America's most popular newspaper, the one with the most readers, is celebrating its 30 years in the business. Unfortunately, that newspaper is The National Enquirer.
I say "unfortunately" because I think some of what they do to attract all those readers is not what reporters should do.
Sure, they've had big scoops. They were the first to demonstrate that O.J. Simpson wore those Bruno Magli shoes. They were the first to report that Jesse Jackson had a mistress and a secret child. But I still think some of what they do is disgusting.
Caught on Camera
They're celebrating their anniversary by publishing a book of photographs. The book has some great pictures of celebrities at some of their most interesting moments, including Princess Diana cuddling, Britney Spears at an awards show, Tina Turner playing rugby, and Christie Brinkley at her wedding on a ski slope.
But if you look more closely at the Enquirer's reporting on celebrities, you sometimes have to wonder, is this newspaper just mean?
For example, they seem to like taking pictures of the famous when they look bad.
They've featured Oprah Winfrey and Mary Tyler Moore without makeup, Dean Martin when he wasn't well, Jack Nicholson in an unflattering bathing suit, and more of Monica Lewinsky than many ever wanted to see.
And they celebrate embarrassing moments, like the Queen of England picking her nose.
Getting What They Want
Still, there's often news value in their pictures. It's the techniques that the Enquirer often uses to get the photos that can be sleazy.
Many celebrities feel harassed by the Enquirer. One of their favorite targets was the late John Kennedy Jr., who once got so fed up that he had a heated confrontation with a photographer. The paper ended up calling him "berserk," which they've also called Bill Clinton, Kathie Lee Gifford, and ABCNEWS' Barbara Walters.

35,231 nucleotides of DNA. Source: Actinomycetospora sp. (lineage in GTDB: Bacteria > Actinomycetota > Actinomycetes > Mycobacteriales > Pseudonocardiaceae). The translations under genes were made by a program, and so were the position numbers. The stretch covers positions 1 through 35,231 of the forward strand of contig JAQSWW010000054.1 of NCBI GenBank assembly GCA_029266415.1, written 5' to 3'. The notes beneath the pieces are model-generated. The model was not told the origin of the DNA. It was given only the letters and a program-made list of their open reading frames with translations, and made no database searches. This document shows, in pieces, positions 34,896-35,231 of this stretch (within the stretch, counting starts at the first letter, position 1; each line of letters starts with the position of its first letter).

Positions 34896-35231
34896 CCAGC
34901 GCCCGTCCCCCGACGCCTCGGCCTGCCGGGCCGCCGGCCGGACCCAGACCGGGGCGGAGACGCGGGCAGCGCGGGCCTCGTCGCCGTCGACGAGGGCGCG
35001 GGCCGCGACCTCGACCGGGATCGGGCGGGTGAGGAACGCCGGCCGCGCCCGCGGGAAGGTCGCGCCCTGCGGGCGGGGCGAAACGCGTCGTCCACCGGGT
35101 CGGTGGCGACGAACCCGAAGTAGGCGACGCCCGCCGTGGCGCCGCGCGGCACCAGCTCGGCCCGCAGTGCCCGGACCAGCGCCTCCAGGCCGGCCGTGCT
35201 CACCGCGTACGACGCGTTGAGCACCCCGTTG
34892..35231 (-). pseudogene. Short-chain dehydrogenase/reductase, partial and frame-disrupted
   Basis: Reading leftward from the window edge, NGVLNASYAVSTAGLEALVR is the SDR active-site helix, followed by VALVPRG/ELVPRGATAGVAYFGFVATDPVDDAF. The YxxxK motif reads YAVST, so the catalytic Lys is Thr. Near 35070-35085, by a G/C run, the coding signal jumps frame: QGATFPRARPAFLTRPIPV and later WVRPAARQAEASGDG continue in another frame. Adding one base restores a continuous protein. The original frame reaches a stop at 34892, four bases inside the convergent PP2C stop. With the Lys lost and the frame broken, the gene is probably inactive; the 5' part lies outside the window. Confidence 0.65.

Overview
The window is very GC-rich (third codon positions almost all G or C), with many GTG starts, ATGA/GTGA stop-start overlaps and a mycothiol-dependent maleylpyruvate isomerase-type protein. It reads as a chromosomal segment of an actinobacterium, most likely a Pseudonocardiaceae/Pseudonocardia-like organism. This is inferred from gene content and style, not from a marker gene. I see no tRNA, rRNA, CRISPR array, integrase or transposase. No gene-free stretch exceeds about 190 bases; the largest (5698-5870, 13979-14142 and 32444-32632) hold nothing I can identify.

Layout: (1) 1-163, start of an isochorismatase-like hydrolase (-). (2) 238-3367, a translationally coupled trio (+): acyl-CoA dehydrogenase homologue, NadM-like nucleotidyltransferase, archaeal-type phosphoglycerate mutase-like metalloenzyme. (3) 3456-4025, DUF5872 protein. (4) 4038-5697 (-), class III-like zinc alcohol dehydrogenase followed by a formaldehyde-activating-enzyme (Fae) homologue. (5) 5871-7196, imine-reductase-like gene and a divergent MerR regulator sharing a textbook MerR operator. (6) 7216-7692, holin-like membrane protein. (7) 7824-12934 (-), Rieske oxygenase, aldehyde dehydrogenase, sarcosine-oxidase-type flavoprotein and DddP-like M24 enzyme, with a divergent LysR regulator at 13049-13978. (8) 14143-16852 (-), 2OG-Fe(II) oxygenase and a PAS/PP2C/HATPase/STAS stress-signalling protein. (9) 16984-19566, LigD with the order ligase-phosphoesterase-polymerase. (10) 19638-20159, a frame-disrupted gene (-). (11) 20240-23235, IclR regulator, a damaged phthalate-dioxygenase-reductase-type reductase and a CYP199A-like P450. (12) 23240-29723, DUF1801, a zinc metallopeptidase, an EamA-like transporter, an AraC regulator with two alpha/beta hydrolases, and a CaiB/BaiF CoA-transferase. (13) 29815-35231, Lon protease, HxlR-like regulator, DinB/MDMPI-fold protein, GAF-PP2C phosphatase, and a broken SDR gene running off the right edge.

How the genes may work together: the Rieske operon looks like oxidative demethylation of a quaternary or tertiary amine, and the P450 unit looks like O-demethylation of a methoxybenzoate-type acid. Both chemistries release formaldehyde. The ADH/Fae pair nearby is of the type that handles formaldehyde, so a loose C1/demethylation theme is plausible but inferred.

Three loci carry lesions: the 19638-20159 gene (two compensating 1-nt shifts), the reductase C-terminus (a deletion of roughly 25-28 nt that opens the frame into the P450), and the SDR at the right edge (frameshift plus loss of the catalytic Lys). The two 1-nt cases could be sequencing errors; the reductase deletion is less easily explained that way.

The Enquirer even goes after the children of celebrities.
"They stalked me," said Maggie Kirn, the daughter of Margot Kidder, the actress who played Lois Lane in the Superman movies. "It was hard not to come at them screaming, looking like a nut. And then there they have a photo of me looking like a nut."
Even in death, stars can't hide from the Enquirer's reporters, because they do things other reporters don't think are ethical. For example, they reportedly paid a distant relative of Elvis Presley tens of thousands of dollars to go against Elvis' family's request and take a picture of him in his coffin, and had a photographer dress as a priest to photograph Bing Cosby at his funeral.
And the Enquirer runs ridiculous headlines. "Lonely Batgirl Is Dating Her Dog" was really just a story about actress Alicia Silverstone, who likes to spend time with her dog. The "Secret" in a story touted as revealing "Bin Laden's Secret Hideout" was actually video from Al Jazeera that every network ran.
Finally, sometimes their headlines are totally wrong. They claimed Celine Dion was pregnant with twins when she wasn't. They claimed they had an "exclusive" interview with Clint Eastwood, but they hadn't even spoken directly to him.
And without talking to me, they claimed I had a terrifying battle with stuttering. Well, I do stutter, but a terrifying battle? No.
And on and on. And now they want us to celebrate with them by buying a book that costs $45.
Give me a break!